One of the most common local-area deployments is the Small-Office / Home-Office LAN (SOHO). It is a small computer network usually built of one Ethernet switch, one router, and one wireless access point. The LAN uses Ethernet cables to connect different end-devices to one of the switch ports.
Figure 1 shows a diagram of a SOHO Ethernet LAN with one switch, one router, and one access point. Some of the end devices are connected to the access switch with Ethernet cables and some of the mobile devices are connected via wireless. The Access point act as an Ethernet switch with the only difference that the clients are connected with radio waves instead of cables, using the IEEE 802.11 standards. Typical SOHO users primarily consume public services such an email and social media, so the traffic pattern is primarily from the Internet to the end clients.
Although in figure 1, the switch, router, and AP are shown as separate devices, many networking vendors combine them in one integrated network device specifically built for the SOHO LAN market.
These types of devices, shown in figure 2, are typically referred to as a "wireless router", but they combine 4-port Ethernet switch, wireless access point, IP router, and a firewall into an all-in-one device. Usually, these types of devices are easy to set up and ready to go after unboxing, but the downside is that they have lower performance and availability and most importantly, they don't scale as well as the enterprise-grade dedicated devices. For example, the integrated device shown in figure 2 has only one routing port and 4 switch ports. Imagine if the company has three Internet providers or 30 PCs or is spread on two building floors. For that kind of scale, enterprise-grade network devices are required.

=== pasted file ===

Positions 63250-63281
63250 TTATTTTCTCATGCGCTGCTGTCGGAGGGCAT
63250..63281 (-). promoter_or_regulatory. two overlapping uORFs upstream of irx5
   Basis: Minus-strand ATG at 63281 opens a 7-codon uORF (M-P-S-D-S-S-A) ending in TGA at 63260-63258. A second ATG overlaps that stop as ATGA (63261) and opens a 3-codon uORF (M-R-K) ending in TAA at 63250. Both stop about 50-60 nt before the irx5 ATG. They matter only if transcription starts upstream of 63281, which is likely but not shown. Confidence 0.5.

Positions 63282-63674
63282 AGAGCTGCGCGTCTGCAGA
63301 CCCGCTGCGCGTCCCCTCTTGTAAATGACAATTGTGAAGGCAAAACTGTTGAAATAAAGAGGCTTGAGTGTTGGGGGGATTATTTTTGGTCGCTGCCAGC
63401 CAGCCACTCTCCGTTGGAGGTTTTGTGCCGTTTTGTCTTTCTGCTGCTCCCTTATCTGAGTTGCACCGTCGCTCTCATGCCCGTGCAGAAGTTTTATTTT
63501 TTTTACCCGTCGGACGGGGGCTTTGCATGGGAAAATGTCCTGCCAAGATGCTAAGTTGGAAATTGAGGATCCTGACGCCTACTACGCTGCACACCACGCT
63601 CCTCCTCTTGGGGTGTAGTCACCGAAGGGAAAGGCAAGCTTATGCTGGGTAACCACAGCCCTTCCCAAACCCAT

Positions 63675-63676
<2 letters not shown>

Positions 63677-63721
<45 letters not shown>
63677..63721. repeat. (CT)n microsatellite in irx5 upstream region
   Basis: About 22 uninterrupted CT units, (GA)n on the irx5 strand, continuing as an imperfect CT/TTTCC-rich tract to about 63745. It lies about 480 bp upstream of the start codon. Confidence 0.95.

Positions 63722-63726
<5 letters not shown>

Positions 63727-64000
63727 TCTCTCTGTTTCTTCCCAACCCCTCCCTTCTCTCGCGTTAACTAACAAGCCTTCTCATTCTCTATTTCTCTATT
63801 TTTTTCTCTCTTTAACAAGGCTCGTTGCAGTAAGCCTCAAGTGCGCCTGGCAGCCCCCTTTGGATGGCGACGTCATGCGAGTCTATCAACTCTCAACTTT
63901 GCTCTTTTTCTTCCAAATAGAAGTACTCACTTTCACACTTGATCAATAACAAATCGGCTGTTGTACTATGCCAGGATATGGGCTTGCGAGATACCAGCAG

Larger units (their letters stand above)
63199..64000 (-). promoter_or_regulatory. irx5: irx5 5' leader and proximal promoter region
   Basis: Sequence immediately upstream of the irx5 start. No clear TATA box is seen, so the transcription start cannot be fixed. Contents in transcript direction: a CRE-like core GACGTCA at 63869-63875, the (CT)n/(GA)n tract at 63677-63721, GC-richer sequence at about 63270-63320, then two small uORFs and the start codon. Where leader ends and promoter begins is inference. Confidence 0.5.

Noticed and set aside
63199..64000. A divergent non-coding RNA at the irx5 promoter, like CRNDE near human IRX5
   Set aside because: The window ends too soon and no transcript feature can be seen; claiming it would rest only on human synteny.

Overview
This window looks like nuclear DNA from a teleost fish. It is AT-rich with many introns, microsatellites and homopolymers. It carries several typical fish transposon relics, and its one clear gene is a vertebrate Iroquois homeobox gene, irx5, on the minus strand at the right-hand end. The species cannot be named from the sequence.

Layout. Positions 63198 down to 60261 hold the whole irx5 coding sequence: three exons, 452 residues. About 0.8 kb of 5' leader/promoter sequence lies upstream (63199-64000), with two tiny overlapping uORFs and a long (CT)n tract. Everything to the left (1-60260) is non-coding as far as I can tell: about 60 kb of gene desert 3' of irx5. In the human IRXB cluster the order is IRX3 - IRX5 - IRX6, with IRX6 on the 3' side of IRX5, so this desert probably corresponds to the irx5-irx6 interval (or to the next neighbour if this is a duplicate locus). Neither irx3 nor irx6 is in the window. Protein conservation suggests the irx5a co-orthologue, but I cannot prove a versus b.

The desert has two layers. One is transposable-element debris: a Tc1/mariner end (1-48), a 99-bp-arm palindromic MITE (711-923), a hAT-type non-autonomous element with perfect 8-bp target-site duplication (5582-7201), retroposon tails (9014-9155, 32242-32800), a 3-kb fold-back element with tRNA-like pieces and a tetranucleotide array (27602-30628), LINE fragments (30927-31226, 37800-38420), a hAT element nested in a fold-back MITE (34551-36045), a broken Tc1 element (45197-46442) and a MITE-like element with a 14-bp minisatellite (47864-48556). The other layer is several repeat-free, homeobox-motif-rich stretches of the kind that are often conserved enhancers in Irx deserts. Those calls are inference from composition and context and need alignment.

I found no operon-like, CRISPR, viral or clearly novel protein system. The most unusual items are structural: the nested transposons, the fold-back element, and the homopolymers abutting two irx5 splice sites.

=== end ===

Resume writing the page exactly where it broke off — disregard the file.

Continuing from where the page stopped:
Enterprise networks are much larger in scale than a typical SOHO LAN. The network devices used are enterprise-grade, usually racked in wiring closets. Clients typically connect the access switches through the building's structure cabling and there is wireless access as well.
Figure 3 shows a typical part of an enterprise LAN. Each office has an Ethernet switch and a wireless access point (AP). To allow communication between the offices, all access switches connect to one centralized aggregation switch. Note that if a client in office 1 wants to communicate with a client in office 2, the data path goes from switch 1 to the aggregation switch to switch 2. This is a very common pattern in enterprise LAN networks. Access switches typically don't have connections between each other but connect to centralized aggregation switch also referred to as a distribution switch.